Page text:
One will ruin their first thoughts of suicide by thinking on the thought of killing oneself. All important plans are weakened until one does not take action. Hamlet’s analysis of suicide is one aspect of the play that reveals that he may be suffering a mental instability, causing his characteristics of depression and anger. Hamlet’s extreme indecisiveness is greatly displayed in this famous soliloquy. Finally gaining the nerve to kill King Claudius, Hamlet enters the room where Claudius is praying, when he says, “And now I’ll do’t (III, iii, 78). However, Hamlet realizes that if he kills Claudius while he is at prayer, Claudius will go to Heaven. Hamlet’s retaining of killing Claudius reveals his religiousness and belief of God. Hamlet knows that there is a Heaven and that it is an honorable place in which he does not want Claudius to go. Hamlet says, “And so he goes to heaven; And so am I revenged. That would be scanned: A villain kills my father; and for that, I, his sole son, do this same villain send To heaven (III, iii, 80-84). ” Hamlet’s reason for delay is that Claudius is in the midst of praying, and in order for revenge to be complete, the King must be engaged in some sinful act such as sex, gambling, or drinking, and thus be condemned to eternal damnation (Mabillard). ” The reader learns that Hamlet wants to catch Claudius in an immoral act when he says, “When he is drunk asleep, or in his rage, Or in th’incestuous pleasure of his bed, At game a-swearing, or about some act That has no relish of salvation in ? t (III, iv, 94-97). ” Hamlet does not want to send his father’s killer to go to Heaven; he wants the worst possible revenge for him.

Amanda Mabillard states-

Many critics believe that Hamlet uses Claudius’ prayer as an excuse for further delay because his conscience will not allow him to commit premeditated murder. Others claim that it is not Hamlet’s altruism which saves Claudius in this scene, but his own paralyzing habit of ? thinking too precisely on th’event (IV, iv, 43).

If Hamlet is using Claudius’ prayer as an excuse, his reasoning relates to the “to be or not to be” soliloquy. The two correspond because in the famous soliloquy, Hamlet explains to the audience that one’s conscience can make a coward of anyone, given the chance.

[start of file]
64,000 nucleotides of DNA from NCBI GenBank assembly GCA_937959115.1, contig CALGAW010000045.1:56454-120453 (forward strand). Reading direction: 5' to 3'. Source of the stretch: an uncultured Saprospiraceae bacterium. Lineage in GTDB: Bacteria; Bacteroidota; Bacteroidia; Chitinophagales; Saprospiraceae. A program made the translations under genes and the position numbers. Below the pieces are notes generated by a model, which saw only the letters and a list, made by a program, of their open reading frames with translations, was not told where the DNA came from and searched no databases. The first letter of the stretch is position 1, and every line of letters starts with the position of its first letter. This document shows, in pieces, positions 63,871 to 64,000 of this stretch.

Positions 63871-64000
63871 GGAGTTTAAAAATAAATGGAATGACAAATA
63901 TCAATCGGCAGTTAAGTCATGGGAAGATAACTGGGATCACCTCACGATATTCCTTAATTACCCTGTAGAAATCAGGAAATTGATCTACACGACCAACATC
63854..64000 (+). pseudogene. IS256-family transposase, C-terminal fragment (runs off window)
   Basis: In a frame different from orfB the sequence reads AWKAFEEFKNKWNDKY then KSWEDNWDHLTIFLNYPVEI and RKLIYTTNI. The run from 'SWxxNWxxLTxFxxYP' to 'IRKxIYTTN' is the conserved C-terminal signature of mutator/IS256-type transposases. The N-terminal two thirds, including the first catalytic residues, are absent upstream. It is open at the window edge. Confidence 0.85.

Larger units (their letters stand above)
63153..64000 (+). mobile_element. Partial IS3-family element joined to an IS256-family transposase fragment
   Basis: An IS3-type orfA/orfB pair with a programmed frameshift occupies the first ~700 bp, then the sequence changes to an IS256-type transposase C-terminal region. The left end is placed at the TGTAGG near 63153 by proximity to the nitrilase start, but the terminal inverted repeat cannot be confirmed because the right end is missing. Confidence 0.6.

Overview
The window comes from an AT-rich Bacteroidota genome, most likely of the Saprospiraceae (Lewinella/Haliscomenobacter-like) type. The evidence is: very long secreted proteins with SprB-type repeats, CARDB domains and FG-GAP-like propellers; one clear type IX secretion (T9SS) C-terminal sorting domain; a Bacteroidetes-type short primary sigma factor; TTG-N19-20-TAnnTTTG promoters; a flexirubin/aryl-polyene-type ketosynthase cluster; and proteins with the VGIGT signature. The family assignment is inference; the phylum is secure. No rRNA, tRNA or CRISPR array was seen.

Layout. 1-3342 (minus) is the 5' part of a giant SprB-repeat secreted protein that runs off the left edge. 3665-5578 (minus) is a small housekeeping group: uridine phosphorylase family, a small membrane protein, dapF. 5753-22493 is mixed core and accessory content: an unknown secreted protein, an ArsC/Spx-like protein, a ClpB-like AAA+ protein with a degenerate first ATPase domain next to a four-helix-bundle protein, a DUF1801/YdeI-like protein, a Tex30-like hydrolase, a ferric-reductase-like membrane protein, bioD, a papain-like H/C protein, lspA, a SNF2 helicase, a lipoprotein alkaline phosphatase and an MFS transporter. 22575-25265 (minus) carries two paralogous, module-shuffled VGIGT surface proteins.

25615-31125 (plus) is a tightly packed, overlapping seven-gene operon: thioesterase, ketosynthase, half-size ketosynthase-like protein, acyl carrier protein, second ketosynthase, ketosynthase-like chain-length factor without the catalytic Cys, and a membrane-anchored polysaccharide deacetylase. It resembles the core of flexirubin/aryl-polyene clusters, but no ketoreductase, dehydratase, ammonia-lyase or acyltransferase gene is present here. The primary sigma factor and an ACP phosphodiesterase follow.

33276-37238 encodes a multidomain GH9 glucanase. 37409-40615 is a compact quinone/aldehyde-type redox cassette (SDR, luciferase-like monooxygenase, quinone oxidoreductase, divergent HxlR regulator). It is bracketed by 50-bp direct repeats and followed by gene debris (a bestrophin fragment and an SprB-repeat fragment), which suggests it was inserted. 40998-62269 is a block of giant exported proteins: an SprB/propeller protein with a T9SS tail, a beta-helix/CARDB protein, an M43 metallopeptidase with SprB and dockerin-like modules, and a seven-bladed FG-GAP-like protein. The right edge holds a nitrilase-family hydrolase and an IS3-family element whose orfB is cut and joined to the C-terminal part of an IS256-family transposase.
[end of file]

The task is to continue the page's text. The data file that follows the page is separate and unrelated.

If one thinks too much on a harmful situation, his/hers conscience will begin to react, making him feel guilty and retiring his plans. Hamlet’s rage and possible insanity becomes apparent as he ends his soliloquy with these harsh words –

Then trip him, that his heels may kick at heaven, And that his soul may be as damned and black As hell, whereto it goes. My mother stays, This physic but prolongs thy sickly days (III, iv, 98-101).

Hamlet’s anger arises and he says that he will trip Claudius so that his heels kick at Heaven, but his soul will be blackened and damned to hell.

Hamlet’s words in this soliloquy greatly reveal his personality because his expression allows the reader to understand his evil traits and hunger of revenge. If he had killed his uncle at his prayer, he would have gotten rid of Claudius, but he would know that his uncle was not suffering, which is what he wants for Claudius. These aspects of the soliloquy reveal his mental instability and evilness. Because of Hamlet’s soliloquies, his personality is revealed to the reader through his actions and innermost thoughts. These soliloquies allow Hamlet to become a well-rounded character; otherwise, his character would have been rather flat. According to E. M. Forster, round characters ‘are dynamic–capable of surprising the reader in a convincing way. ‘ Round characters recognize, change with, and adjust to circumstances (WSU Literary Terms). ” Hamlet is capable of surprising the reader, being an inconsistent character beginning with Act One; his unpredictable personality keeps the reader in suspense. Also, Hamlet’s soliloquies help to set the mood of the acts in which his soliloquies exist, whether it is anger, indecisiveness, or rage, as in the above soliloquies.

Hamlet’s soliloquies help to lead the reader to his tragic end, as he eventually is killed by Laertes’ poisonous sword. The soliloquies set the mood, tone, and foreshadow that the ending of Hamlet will be tragic. Overall, the reader learns that Hamlet has changing characteristics throughout Hamlet, Prince of Denmark. His diverse characteristics include grief, indecision, insanity, revenge, anger, and mental instability; all directly result from the use of Hamlet’s seven soliloquies, especially the three strongest mentioned previously.